Weather makes salvage Eemslift Hendrika impossible for now
With waves of fifteen to eighteen metres high and much wind, the Norwegian Coast Guard says that for now it can do nothing but watch the Eemslift Hendrika. The ship has been adrift off the Norwegian coast since yesterday evening. The Coast Guard will try to get crew on board the vessel on Wednesday when two tugs will also arrive.
On Monday, the ship got into difficulties due to shifting cargo, which caused it to list in a stormy sea with waves several metres high. The crew was taken off board by helicopter. The Eemslift Hendrika, owned by the shipping company Amasus Shipping in Delfzijl, the Netherlands was en route from Bremerhaven in Germany to the Norwegian port of Kolvereid.
Loss of workboat improves stability
According to the Coast Guard, the ship is still operating, and is located forty to fifty nautical miles west of Ålesund. Coast Guard vessel Sortland is still on site and monitors the situation.
The workboat that was standing in the middle of the deck has fallen off the ship, and is a few nautical miles from the Eemslift Hendrika. The disappearance of the work boat is believed to have had a positive effect on the stability of the Eemslift Hendrika, and may help to avoid capsizing.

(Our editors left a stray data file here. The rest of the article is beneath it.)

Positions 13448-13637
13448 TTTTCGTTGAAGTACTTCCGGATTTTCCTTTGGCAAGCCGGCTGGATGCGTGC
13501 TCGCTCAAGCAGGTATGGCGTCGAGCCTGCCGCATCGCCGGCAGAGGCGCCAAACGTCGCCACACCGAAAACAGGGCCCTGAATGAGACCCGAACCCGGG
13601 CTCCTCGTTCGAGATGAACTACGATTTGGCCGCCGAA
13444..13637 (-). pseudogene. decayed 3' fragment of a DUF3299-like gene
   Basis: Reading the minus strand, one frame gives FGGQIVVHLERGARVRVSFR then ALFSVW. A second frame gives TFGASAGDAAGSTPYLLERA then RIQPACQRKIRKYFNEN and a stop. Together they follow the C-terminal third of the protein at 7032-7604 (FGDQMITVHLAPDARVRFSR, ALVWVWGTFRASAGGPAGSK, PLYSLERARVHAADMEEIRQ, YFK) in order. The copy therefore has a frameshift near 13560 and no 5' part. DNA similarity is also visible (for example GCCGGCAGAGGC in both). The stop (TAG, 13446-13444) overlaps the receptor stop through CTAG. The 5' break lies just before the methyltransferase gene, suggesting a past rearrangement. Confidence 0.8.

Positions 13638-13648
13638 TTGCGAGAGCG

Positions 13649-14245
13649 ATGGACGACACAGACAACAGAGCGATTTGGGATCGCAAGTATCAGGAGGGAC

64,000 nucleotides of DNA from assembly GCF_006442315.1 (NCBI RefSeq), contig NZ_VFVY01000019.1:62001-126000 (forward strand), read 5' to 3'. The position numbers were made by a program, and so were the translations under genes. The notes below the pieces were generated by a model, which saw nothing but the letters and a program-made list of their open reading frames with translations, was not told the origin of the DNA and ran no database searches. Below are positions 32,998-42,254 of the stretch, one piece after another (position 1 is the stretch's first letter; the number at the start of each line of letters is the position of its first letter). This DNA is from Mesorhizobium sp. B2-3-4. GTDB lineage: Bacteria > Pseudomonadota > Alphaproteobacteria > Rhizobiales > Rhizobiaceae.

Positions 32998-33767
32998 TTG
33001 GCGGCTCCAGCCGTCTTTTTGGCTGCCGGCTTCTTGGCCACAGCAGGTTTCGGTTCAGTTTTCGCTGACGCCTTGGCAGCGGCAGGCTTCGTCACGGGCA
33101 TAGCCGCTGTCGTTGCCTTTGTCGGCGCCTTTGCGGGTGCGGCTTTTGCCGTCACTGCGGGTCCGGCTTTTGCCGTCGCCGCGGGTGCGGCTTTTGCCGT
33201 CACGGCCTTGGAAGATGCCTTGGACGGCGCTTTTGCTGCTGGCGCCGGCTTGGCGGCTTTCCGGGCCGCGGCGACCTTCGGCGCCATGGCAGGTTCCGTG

Tugs leave for Eemslift Hendrika tonight
The Norwegian Coast Guard says it is in contact with the shipping company in the Netherlands, and has regular meetings with them. The organisation has assisted in finding resources in Norway, and the shipping company has engaged two tugboats, which will depart from Bergen and Kristiansund tonight. These will be at the casualty at 3-4 o’clock tomorrow morning (Wednesday 7 April). If weather and wind allow it, personnel will be transported on board the listing ship to have a tow attached. The ship is then scheduled to be towed ashore.
The Norwegian Coast Guard is also preparing resources for a possible helicopter lift of Smit Salvage crew to the Eemslift Hendrika. Furthermore, the organisation maps resources, both vessels and trained people for a possible oil spill response operation if the vessel should hit land and ground. At the moment, it is just over a day until this can occur, but it is likely that a tow will be connected before that. In that case, the Norwegian Coast Guard says it will escort the tow with the Sortland, and put its own pilots on board the tugs whenever possible.